SHAKSPER Reinvented: Fourteen Months Later


The Shakespeare Conference: SHK 23.0277  Thursday, 28 June 2012


From:        Hardy M. Cook <This email address is being protected from spambots. You need JavaScript enabled to view it.>

Date:         Thursday, June 28, 2012

Subject:     SHAKSPER Reinvented: Fourteen Months Later


Dear SHAKSPER Subscribers:


It has been about fourteen months since SHAKSPER resumed service with a newly designed web site, a new format, and new procedures. 


The new site was designed to my specifications by the multi-talented Ron Severdia, using Joomla. Ron is an actor <>, the founder of, the creator of the best Shakespeare iPhone/iPod/iPad text/performance app, the co-author of the O’Reilly publication Using Joomla: Building Powerful and Efficient Web Sites, the accomplished, award-winning web designer and creative director of Kontent Design: <>.


The web site from my perspective is more intelligently organized than the original, which grew by accretion, and it is certainly easier on me. I have complete control over the content and can update it at any time I please. SHAKSPER’s new web address is (rather than as before).


The old site ran from a server in my home office. One of the difficulties I had with the old site during its last few years was that since I was sending out so much mail in such a relatively short period, security software often blacklisted SHAKSPER, and as a result, many members were inadvertently lost. now hosts SHAKSPER. The PlayShakespeare service provider limits the amount of mail that can be sent any hour. As a result of this limitation, which obviates the problem I was having with being mistakenly identified as a spammer, daily digests appear in a different format and are distributed differently than they had been in the past. Rather than sending out individual digests grouped by the subject of the thread, I now send one daily “super” digest, in Joomla terms a “newsletter.” It took a while for me to come up with a format based on subscribers’ comments that satisfied me. The daily digests now can be read in an Internet browser, posts in the table of contents can be clicked and read separately or alternatively individual posts within the digest can also be read in your browser by clicking on the posting’s title in blue.


Further, the individual postings appear on the web site in the Current Postings section in a continuous (blog-like format) from the beginning of the year backwards to the present. 


Of particular importance to me, the SHAKSPER web site now has an Announcements sections. Submissions that I deem as important notices are distributed as postings to the subscribers and simultaneously as entries in the Announcements section. Subscribers and Internet users can thus located these in a more accessible way than having to scroll through the Current Postings or by using the Archive search function, which incidentally is quite powerful.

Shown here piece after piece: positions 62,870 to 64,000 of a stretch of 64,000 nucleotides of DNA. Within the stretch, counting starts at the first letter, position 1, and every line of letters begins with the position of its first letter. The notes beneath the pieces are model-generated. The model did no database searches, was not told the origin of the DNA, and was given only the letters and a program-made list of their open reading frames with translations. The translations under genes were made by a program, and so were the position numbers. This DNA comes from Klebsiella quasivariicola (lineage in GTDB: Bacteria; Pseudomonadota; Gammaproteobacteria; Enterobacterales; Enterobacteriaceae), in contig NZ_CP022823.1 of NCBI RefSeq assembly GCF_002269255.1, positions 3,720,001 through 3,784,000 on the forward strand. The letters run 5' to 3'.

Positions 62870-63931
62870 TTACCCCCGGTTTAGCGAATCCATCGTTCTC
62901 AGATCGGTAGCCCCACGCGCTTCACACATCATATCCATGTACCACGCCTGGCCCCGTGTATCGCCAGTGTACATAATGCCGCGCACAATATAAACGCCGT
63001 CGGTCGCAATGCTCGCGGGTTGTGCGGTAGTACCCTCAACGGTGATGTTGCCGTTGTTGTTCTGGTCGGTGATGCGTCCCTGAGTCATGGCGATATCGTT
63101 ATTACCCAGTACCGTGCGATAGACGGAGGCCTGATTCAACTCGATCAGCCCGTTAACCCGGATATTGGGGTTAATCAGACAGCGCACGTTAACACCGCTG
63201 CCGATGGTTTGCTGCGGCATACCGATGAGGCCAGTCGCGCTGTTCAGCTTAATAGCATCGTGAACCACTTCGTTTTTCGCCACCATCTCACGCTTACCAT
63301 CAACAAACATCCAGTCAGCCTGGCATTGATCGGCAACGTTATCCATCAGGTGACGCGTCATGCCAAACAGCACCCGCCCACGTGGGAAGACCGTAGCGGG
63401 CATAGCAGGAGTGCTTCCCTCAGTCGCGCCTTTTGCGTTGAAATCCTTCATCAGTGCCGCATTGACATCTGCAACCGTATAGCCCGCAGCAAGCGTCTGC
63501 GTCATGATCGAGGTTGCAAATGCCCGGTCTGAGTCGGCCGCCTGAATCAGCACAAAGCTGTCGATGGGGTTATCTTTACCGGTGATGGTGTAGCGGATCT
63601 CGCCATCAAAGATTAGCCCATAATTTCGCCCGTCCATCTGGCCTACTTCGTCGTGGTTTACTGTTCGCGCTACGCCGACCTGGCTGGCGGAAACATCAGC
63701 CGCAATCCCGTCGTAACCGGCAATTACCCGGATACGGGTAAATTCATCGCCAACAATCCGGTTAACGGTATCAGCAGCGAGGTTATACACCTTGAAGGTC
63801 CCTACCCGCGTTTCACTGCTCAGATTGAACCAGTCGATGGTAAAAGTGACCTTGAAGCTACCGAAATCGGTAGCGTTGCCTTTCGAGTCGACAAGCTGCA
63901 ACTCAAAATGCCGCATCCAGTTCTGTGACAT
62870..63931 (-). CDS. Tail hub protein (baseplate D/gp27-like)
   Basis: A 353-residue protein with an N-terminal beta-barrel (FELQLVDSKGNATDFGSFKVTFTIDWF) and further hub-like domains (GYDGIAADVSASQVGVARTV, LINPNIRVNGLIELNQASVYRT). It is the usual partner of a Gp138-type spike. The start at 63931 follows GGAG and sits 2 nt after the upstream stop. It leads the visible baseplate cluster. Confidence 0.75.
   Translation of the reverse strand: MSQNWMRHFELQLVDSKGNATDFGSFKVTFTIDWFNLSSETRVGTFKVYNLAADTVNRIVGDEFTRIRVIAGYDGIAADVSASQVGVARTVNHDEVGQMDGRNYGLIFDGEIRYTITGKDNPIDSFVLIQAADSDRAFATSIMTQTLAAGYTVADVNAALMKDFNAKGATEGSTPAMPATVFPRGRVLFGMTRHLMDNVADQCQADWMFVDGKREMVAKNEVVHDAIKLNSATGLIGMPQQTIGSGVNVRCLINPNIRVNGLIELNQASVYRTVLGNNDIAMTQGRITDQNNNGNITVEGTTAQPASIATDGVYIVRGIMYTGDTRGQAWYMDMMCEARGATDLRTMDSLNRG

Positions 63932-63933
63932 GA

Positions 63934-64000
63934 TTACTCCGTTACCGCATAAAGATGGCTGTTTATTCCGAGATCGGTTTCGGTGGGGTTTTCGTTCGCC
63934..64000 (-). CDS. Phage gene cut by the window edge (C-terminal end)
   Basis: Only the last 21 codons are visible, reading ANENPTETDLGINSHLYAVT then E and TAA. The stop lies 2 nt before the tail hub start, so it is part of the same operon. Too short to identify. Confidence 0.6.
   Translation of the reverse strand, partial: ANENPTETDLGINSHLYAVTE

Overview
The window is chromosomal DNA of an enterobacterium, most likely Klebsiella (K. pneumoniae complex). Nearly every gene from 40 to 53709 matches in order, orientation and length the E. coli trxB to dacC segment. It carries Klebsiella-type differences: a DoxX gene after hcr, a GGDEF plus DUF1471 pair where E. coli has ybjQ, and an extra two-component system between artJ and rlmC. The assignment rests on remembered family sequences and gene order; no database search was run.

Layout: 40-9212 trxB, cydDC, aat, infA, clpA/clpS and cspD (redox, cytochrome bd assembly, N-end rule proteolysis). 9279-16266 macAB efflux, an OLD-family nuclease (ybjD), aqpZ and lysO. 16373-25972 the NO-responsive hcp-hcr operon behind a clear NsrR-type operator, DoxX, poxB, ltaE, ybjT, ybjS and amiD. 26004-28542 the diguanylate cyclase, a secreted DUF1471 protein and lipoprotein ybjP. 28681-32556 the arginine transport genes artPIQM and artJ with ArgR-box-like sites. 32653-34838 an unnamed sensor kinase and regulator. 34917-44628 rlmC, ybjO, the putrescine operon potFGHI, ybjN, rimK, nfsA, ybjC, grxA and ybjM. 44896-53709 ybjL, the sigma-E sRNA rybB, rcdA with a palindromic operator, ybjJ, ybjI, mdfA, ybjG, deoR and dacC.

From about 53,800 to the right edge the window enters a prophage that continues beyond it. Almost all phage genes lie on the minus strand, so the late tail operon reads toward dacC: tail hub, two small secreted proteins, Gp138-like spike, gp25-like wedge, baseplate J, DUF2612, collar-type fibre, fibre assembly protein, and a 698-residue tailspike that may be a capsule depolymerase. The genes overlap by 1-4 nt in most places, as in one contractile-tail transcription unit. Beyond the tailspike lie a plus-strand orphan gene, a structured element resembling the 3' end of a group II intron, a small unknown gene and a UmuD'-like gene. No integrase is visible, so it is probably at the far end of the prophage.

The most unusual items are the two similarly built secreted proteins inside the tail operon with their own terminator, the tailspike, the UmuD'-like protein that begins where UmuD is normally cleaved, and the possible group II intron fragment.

Much of the content on the site particularly in the Scholarly Resources section is available as pdf files that once opened can be saved easily. Also, I can now included attachments through embedded links in postings to pdf files with information like conference announcements or fliers. Previously, I was unable to include attachments. 


Other web site improvements include RSS feeds of Current Postings and Announcements and a button that enables those who wish to donate to support the work of SHAKSPER. Also, although SHAKSPER is not open to automatic subscription, an online form enables those interested to submit their names, e-mail addresses, and a brief autobiography. The biographical note is NOT part of an adjudication process; instead, it is an expression of interest and is a part of a database to which only the editor has access.


I am also proud of the content in the Scholarly Resources section. Scholarly Resources includes 

  • A Selected Guide to Shakespeare on the Internet (My Guide to Shakespeare-Related Internet Sources and Essay from which the list of resources was derived).


  • The SBReviews: SHAKSPER Book Reviews (SBReviews is a peer-reviewed collection of reviews of book of significance to students, teachers, scholars, and those who share their academic interests in the study of Shakespeare and of the theatre and literature of the Early Modern Period.)


  • SHAKSPER Roundtable Discussions (Periodic Roundtable discussions, concentrating on significant topics derived from issues of current interest in the discipline.)


  • Papers by SHAKSPER Members Seeking Critical Advice (As a service to its members, SHAKSPER makes selected papers for which the author would like comments available for a short time on the SHAKSPER server.)


  • Library of Essays (A selection of essays from past and current SHAKSPER members.)


  • SHAKSPER Reference Files (A variety of files for consultation)


  • Cook’s Tours (Discussion of specific Internet resources of interest to students and scholars of the Early Modern Period.)


  • Pedagogy: Teaching Resources (Resources that may be used in the teaching of Shakespeare and literature of the Early Modern Period)



I especially am pleased with the Pedagogy section that enabled me to recycle some of my teaching materials, PowerPoint presentations, links, and source materials for others to use in their teaching.


I have probably gone on for far too long, but I am curious about the reactions and opinions that subscribers have, with the distance of more than a year, regarding the new web site and changes in procedures. 


I am seeking substantive comments, not Hardy-you’re-the-greatest praise. 


What do you like not like?


What can be improved?


What additions might be useful?


If you were in charge, what would you change?


Best wishes,

Hardy M. Cook

Owner, Editor, Moderator of SHAKSPER

This email address is being protected from spambots. You need JavaScript enabled to view it. 



The Shakespeare Conference: SHK 23.0276  Thursday, 28 June 2012


From:        Hannibal Hamlin <This email address is being protected from spambots. You need JavaScript enabled to view it.>

Date:         June 27, 2012 4:18:08 PM EDT

Subject:     Re: SHAKSPER: Performance


On the matter of boy actors, Shakespeare’s heroines would likely have been played by surprisingly old boys (17-19?), since the age of puberty has been declining since then. (This is evident even in my own lifetime. When I was a choirboy, boys’ voices often changed at 14; now, I gather, the norm is 13 or even younger). This means a boy actor would not only be relatively mature, but he could be quite experienced. As for the matter of persuasiveness, I recommend taking in one of the authentic productions at the New Globe. I found Mark Rylance (admittedly moved on now) a startlingly convincing woman as Olivia in TN. It’s largely a matter of deportment and gesture, as well as intonation (nothing like the screechy characters Monty Python used to do).